WARSAW (Reuters) – Poland on Friday signed a contract with South Korea to supply Warsaw with 48 new light combat aircraft as it seeks to bolster its army amidst ongoing security worries related to Russia’s invasion of Ukraine.
The aircraft are part of a 65-billion zloty ($13.7 billion) arms deal the two countries reached earlier this year.
The FA-50s under Friday’s agreement are to replace MiG-29 aircraft, technology dating back to the Soviet times. The first 12 FA-50s will be delivered to the Polish army next year, Defence Minister Mariusz Blaszczak said.
“Old aircraft will be replaced by modern FA-50 aircraft – this will be a generational leap. The FA-50 are of the same generation as the F-16, which will significantly strengthen the Polish Air Force,” Blaszczak said at a press conference in the town of Minsk-Mazowiecki.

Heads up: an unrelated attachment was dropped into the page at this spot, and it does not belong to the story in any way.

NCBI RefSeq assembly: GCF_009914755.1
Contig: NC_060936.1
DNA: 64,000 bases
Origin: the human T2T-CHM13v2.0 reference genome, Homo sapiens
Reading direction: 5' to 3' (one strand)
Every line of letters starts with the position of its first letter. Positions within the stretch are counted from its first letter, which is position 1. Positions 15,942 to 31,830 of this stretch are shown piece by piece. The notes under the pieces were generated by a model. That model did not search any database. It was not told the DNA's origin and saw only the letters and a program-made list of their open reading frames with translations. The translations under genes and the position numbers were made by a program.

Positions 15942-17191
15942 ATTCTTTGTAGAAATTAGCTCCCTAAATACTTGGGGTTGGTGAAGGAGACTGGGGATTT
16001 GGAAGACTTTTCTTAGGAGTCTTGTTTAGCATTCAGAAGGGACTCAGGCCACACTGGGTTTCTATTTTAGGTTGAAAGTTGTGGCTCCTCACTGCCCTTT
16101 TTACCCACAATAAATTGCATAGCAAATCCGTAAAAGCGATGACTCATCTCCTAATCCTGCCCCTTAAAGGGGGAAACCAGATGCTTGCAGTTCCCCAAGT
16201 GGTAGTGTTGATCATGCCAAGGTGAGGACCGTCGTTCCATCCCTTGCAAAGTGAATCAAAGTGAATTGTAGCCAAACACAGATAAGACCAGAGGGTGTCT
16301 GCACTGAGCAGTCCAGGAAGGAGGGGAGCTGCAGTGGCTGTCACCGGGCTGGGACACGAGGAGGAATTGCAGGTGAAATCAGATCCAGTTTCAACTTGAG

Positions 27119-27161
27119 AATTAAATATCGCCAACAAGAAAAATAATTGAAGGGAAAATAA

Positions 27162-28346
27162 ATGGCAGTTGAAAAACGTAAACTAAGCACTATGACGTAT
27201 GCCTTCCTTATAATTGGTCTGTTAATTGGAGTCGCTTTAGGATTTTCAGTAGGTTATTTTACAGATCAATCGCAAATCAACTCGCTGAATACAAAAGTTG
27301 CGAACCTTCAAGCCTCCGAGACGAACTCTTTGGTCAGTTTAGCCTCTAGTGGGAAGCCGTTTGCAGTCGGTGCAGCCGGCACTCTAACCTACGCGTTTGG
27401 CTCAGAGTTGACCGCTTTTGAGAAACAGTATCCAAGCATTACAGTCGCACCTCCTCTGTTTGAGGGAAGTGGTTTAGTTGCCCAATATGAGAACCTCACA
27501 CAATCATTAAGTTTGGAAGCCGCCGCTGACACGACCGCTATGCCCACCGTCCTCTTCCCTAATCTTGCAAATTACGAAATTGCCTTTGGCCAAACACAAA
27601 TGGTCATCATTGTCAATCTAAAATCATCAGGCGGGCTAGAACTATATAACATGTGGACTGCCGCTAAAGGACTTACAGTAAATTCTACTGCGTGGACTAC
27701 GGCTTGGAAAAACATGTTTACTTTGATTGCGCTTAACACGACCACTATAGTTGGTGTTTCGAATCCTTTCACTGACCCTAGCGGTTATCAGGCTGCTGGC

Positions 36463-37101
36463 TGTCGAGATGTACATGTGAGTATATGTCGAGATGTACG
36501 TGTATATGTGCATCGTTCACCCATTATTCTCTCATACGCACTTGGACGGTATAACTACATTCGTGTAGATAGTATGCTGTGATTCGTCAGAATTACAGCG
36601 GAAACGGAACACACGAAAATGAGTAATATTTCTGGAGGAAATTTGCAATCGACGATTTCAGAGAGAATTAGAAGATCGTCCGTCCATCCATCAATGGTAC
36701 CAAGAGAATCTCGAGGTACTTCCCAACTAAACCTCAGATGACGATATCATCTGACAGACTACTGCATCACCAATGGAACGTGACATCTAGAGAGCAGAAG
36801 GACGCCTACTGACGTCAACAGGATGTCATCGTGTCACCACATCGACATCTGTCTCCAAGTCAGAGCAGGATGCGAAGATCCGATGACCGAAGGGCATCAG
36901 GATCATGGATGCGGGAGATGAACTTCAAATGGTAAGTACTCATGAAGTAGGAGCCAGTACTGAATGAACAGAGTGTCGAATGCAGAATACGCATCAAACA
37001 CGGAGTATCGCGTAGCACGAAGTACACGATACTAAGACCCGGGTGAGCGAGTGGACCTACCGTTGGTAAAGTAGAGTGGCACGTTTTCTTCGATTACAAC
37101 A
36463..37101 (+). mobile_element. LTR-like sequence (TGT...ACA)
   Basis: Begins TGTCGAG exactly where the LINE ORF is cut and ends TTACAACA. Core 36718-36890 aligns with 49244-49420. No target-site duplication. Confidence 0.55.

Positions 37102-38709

Since the Russian invasion of Ukraine in February, Poland has supplied Kyiv with arms and ammunition and began to purchase new equipment as it seeks to modernise its armed forces and replace the supplies sent to Ukraine.
Earlier this year, Warsaw ordered 1,000 K2 tanks and 600 K9 self-propelled howitzers from South Korea, while in 2026, it will begin to produce its own K2 tanks.
The war in Ukraine pushed Poland to expand its military potential earlier than planned. The country decided to increase its defence spending to 3% from 2% of GDP starting from 2023. In the coming years, it will aim to further increase spending to 5%, the highest proportion within NATO.
($1 = 4.7309 zlotys)
(Reporting by Agnieszka Pikulicka-Wilczewska; Editing by Emelia Sithole-Matarise)